Director of the Montefiore Einstein Center for Bioethics, the Dr. Shoshanah Trachtenberg Frackman Faculty Scholar in Biomedical Ethics, and professor of epidemiology & population health and of psychiatry and behavioral sciences at Einstein.
Dementia has, over the ages, been hard to pin down. From the Latin demens, “out of one’s mind,”
the word dementia was historically used loosely, lumped in with a broad range of mental illnesses. Losing the ability to feed and dress oneself was often chalked up to madness, possibly caused by demonic possession and often treated with punishment.
Author Tia Powell, M.D., writes in Dementia Reimagined that when she was a medical student in the 1980s, dementia was finally recognized as a neurocognitive disorder, but still wasn’t a priority in the healthcare community. Dementia mainly happened to very old people, and no treatments existed. Why devote resources to a relatively rare condition that affected those who had just a few years left to live?
While a cure still eludes us, that dismissive attitude toward dementia has changed in recent decades, Dr. Powell notes. Americans are now living longer—and when they reach age 85, their chance of having dementia approaches 40%, according to a 2019 report from the Alzheimer’s Association. The condition now affects more than 5 million Americans, and that number will rise as baby boomers grow older.
Dr. Powell notes in her book that dementia is hard for both the person with the illness and his or her caregivers, as patients lose their ability to walk, talk, and even swallow. Dementia is expensive, too, and consumes an impressive share of the Medicare budget. Nonetheless, the main message of the book is that dementia can and should be less frightening to people than it is today. With better understanding, planning, care, and policies, we can ease the aspects of dementia that are scary for everyone involved, she explains.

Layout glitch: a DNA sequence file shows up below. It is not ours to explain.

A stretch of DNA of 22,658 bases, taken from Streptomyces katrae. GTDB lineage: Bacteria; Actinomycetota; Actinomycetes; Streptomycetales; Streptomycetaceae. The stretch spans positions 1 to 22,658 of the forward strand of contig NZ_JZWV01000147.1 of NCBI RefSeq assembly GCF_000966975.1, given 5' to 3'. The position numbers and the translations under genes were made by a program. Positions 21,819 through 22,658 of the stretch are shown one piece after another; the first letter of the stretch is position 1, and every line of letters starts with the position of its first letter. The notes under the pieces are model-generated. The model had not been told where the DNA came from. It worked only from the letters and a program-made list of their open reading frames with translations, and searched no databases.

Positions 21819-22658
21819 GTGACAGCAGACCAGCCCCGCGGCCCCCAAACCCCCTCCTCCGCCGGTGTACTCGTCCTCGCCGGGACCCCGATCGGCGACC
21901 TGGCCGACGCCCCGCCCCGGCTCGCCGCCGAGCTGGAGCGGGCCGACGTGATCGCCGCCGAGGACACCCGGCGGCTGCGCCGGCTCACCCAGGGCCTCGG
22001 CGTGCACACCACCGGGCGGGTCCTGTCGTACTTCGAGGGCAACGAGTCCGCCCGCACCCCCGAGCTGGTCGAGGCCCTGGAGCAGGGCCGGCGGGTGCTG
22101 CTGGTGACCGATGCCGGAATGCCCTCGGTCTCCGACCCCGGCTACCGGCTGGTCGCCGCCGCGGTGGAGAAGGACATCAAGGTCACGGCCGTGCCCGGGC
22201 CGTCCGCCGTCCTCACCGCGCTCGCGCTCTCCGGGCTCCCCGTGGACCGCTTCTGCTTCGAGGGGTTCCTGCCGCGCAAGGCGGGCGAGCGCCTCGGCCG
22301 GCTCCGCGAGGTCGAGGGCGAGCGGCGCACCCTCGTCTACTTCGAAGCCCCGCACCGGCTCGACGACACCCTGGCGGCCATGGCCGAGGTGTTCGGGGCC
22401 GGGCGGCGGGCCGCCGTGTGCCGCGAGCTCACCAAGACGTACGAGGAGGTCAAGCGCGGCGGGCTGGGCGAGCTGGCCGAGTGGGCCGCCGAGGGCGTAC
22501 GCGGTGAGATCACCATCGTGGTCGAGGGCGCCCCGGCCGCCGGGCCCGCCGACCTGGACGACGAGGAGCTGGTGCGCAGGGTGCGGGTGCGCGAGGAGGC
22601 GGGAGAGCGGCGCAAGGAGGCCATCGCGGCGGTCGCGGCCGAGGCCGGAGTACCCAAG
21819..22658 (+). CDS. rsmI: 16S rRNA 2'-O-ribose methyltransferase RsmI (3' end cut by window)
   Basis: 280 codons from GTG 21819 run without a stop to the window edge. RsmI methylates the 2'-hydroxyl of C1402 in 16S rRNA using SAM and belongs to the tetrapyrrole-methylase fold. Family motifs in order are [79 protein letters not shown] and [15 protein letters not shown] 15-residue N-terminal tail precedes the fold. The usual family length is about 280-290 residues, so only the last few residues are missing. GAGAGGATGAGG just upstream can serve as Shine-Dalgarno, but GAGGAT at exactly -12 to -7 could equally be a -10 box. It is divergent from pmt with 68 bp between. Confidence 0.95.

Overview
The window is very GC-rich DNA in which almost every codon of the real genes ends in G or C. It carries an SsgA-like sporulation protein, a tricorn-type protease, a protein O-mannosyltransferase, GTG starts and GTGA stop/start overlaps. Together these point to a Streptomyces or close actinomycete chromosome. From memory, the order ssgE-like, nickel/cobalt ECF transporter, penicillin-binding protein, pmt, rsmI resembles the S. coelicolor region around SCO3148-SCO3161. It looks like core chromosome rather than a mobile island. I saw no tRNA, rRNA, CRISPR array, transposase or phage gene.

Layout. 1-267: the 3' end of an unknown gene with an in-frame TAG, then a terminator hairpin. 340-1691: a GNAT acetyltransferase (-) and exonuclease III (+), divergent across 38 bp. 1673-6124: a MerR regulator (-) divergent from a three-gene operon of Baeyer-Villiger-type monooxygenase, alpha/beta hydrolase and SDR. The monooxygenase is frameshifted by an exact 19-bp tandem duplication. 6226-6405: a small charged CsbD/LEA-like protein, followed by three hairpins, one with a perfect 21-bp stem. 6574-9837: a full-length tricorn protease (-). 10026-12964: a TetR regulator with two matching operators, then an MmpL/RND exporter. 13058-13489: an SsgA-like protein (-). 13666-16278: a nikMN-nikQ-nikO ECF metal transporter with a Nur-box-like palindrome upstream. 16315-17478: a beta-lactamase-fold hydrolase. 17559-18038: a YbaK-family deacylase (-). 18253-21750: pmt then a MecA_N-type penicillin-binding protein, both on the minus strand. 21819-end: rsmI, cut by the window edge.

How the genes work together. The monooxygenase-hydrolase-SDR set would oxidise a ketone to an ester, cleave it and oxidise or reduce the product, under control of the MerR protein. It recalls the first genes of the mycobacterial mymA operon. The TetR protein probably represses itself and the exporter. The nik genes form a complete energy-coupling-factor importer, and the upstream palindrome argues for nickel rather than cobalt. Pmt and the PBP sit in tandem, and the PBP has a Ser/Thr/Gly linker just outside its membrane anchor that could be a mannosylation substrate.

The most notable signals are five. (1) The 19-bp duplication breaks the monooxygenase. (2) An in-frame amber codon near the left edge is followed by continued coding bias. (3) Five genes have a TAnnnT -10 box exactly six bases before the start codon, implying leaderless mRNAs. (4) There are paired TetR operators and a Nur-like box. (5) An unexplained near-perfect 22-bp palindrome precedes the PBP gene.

Dr. Powell was motivated in part to write Dementia Reimagined because of the experiences of her grandmother and mother, and she explores the disease in depth. Chapters are devoted to the politics and economics of dementia and to scientific research on the disorder. For families who are touched by this fatal disease, the book offers guidance on caregiving, whether the patient remains at home or goes to an assisted-living facility. Dr. Powell emphasizes the necessity of planning and of making the patient’s wishes known, to limit the financial and emotional burdens in the final few years of the disease.
Dementia Reimagined concludes by helping readers plan for a good death, with the author outlining just what she’d like for hers. She notes that shifting the balance from curative care to palliative care can make all the difference. “Keep me comfortable,” she asks. “And don’t stand between me and the exit.”
Published by: Avery, an imprint of Penguin Random House, 2019